Short bio: Computer Scientist, FOSS supporter (read more)
Tux Machines (TM)-specific
Mark G. Sobell's freshly revised reference work on Ubuntu Linux may be the most impressive computer book I've seen in the last 10 years. If you are currently stranded with a pile of abandoned computers on a desert isle, I'm telling you, this is the book.
When my review copy arrived, I met the postman at the door, and immediately wondered who might have sent me a box full of lead fishing weights. Or perhaps it was shotgun shells, I guessed, hefting the package. Opening it, I found instead 1,200+ large-format pages, on high-quality paper, all obsessively cross-referenced and indexed to a "T".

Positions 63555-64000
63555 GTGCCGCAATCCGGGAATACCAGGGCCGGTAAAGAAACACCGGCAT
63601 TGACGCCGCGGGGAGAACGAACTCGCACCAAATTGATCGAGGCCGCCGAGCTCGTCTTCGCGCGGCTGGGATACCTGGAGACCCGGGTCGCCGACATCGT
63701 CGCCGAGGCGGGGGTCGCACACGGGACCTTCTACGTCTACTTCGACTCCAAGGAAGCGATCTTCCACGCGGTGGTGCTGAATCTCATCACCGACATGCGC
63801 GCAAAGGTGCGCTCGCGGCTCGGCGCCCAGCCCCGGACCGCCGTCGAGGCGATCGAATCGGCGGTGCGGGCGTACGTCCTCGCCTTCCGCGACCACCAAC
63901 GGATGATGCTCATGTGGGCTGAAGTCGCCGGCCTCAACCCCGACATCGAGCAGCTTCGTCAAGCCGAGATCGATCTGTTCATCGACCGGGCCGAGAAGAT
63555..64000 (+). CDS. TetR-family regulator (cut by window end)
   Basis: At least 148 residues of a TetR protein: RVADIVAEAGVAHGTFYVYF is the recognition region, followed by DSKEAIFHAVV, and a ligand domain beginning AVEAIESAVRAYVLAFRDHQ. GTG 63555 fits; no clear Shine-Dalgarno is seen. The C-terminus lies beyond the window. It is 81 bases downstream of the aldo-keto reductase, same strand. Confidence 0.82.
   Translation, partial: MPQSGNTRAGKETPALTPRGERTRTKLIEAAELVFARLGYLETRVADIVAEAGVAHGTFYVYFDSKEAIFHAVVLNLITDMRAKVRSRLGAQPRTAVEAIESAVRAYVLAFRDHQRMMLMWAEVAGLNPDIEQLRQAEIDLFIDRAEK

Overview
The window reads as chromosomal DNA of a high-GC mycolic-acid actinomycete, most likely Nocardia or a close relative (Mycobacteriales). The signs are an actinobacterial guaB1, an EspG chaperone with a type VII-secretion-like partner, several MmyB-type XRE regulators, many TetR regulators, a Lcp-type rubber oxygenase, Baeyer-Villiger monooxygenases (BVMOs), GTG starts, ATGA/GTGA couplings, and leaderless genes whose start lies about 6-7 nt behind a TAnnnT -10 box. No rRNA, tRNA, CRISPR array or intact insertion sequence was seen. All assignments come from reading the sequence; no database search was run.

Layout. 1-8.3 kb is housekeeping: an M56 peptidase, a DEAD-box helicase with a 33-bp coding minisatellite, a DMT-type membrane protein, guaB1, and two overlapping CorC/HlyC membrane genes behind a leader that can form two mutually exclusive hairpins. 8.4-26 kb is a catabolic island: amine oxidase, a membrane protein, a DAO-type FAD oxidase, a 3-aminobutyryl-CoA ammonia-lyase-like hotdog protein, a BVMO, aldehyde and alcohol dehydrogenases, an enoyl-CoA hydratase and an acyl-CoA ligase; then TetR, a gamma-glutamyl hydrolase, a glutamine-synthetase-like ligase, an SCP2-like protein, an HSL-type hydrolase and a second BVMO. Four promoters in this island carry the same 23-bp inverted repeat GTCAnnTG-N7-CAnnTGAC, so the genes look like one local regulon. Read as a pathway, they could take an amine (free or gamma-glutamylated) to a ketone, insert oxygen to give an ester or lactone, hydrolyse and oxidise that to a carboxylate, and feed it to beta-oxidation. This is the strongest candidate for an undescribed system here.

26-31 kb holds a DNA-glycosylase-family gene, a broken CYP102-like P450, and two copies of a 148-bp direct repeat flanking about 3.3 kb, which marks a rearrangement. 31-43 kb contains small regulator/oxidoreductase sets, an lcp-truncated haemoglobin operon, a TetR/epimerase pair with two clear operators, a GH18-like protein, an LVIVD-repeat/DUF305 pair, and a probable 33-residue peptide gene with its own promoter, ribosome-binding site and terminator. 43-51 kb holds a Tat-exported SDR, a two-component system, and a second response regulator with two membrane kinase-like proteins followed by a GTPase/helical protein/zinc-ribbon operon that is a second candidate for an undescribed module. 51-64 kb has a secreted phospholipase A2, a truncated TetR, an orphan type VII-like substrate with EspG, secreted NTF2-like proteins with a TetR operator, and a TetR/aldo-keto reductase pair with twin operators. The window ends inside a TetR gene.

This is not a book you can sprawl out on the couch with, and enjoy casually paging through. I tried it at first, since that is my usual reading attitude. But it will crush you. Your cushions will flatten permanently under the weight. Eventually, your fingers will fall asleep, you'll drop it, and your cat will find you hours later, semi-conscious, babbling something about the bash shell.
No, this is a book that you must clear a wide berth for on the table that holds your monitor and keyboard (You may need to reinforce the table).